Yet not all the virtues are present in Goltzius's series. In the context of the Herculean progress suggested by the Little Castle, the absence of Temperance is especially telling. In his commentary on Plato's Laches, Ficino interpreted the ascension of Hercules as a confirmation of the superiority of Fortitude to Temperance, on the grounds that while Temperance may prevent us from descending to the level of beasts, only Fortitude can raise us to the level of the divine.(54) Fortitude consists not in sober moderation but in heroic excess: an excess that leaves the hero struggling with like enormities of sensual appetite. Our understanding of this leads us to a charitable interpretation of the moral lapses of such men, in whom we should not expect the chaste sobriety of those of weaker spirit, and to the recognition that a Hercules, a David, a Solomon, or a Cavendish may still take their rightful place under the celestial canopy of the Star Chamber.

There is another omission in the Marble Closet. The climax of Goltzius's sequence, Concord and Peace - the social consequence of the other allied virtues - is missing. In its place is a panel of putti heads adapted to fit around a window. The obvious implication of this arrangement, with the cherubs surmounting and in fact framing the window, a little like a proscenium arch, is that the window itself reveals the final pair, who are to be seen in the harmonious vista of the well-governed country below. It is a device entirely characteristic of the iconography and technique of the Stuart masque.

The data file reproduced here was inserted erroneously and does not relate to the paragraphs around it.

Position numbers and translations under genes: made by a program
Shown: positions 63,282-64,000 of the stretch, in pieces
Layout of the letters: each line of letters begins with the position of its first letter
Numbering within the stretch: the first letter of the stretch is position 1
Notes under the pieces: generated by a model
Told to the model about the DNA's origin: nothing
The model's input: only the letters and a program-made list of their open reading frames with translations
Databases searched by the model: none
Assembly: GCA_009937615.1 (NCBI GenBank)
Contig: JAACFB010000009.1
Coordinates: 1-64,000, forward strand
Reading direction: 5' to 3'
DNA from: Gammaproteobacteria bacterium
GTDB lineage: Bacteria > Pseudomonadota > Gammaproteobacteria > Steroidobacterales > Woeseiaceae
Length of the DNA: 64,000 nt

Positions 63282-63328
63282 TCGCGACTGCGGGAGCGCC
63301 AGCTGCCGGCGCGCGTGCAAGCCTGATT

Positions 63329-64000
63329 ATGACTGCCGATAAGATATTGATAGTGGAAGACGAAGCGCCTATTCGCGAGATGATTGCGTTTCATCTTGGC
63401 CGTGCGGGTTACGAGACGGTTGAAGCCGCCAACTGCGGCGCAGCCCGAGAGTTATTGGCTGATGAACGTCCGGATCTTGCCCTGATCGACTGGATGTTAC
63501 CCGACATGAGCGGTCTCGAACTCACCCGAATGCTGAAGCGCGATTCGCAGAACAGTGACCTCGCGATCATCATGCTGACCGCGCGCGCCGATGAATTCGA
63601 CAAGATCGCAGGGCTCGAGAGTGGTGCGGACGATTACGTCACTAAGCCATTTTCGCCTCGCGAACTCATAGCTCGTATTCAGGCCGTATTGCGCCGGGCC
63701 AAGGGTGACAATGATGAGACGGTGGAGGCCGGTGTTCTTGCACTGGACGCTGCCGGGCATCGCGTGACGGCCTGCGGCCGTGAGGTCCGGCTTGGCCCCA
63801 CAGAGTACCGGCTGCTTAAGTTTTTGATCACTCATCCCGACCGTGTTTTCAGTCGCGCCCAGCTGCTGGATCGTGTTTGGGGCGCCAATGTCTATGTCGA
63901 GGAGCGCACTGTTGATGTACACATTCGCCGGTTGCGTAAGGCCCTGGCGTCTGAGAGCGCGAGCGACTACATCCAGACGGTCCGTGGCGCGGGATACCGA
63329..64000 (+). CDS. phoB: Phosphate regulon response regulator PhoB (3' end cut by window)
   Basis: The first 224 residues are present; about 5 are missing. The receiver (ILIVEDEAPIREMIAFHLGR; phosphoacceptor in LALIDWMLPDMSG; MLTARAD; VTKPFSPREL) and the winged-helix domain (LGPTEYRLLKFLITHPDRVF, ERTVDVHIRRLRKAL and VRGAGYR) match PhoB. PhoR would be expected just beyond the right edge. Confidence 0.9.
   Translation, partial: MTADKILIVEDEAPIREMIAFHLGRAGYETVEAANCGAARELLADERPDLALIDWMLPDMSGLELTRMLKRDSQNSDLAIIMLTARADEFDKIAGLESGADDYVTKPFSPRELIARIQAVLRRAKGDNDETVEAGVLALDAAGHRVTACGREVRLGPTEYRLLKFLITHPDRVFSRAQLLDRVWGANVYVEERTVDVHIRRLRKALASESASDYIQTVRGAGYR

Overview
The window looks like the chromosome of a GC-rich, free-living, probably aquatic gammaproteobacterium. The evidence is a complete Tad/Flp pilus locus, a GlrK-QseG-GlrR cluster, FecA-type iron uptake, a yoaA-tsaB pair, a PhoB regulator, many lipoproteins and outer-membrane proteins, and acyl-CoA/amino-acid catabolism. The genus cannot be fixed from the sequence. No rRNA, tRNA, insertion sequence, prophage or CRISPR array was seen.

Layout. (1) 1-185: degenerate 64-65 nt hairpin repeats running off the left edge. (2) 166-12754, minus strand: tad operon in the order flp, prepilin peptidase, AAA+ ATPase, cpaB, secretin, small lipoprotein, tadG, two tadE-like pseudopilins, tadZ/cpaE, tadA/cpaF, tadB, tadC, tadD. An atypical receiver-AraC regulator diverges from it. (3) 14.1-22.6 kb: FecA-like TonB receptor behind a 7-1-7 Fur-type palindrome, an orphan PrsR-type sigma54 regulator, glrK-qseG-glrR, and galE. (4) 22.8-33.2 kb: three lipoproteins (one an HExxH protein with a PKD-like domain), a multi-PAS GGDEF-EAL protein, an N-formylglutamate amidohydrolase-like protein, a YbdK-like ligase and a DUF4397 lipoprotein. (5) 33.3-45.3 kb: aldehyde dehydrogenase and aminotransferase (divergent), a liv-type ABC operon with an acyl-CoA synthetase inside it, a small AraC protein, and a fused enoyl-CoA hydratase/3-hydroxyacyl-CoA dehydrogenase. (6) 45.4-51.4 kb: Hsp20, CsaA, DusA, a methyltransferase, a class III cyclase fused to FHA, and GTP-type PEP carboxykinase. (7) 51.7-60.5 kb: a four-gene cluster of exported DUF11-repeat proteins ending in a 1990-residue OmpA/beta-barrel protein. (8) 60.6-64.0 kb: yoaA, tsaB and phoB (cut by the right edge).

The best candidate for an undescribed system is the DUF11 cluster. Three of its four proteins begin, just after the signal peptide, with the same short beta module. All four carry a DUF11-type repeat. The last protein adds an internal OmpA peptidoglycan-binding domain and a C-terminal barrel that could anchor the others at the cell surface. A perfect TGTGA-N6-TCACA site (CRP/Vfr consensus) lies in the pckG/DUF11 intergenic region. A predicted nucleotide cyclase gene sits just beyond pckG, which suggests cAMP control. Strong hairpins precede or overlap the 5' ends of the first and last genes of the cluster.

The effect may once have been more striking than it is today. Although the extant window is a little more than half length, it is framed on the exterior by pilasters suggesting a full-length door. From Smythson's drawings we can see that it was planned as a long French window, and early drawings of the castle seem to suggest that this is how it was originally constructed: it opens onto the balcony supported by Hercules.(55) Alterations were carried out in the mid-nineteenth century to make the Little Castle more comfortable and draft-free; it is reasonable to imagine the removal of a French window at such a time.(56) If, indeed, the window did originally open out onto the balcony, how aptly it might have been employed on the royal visit! The governing metaphor of Caroline rule, reiterated in innumerable poems, masques, and portraits, was that love, mutual love, was to thank for the peace and concord that England, alone among the states of Europe, enjoyed: the love of king and queen, of governor and governed, of humanity and nature. Such love was the controlling topic of Jonson's entertainment for the visit; in such a context it is tempting to imagine that the king and queen might have been invited to complete the scheme of the Marble Closet by standing on the balcony: royal masquers, set against backdrop of the ideal landscape below.(57)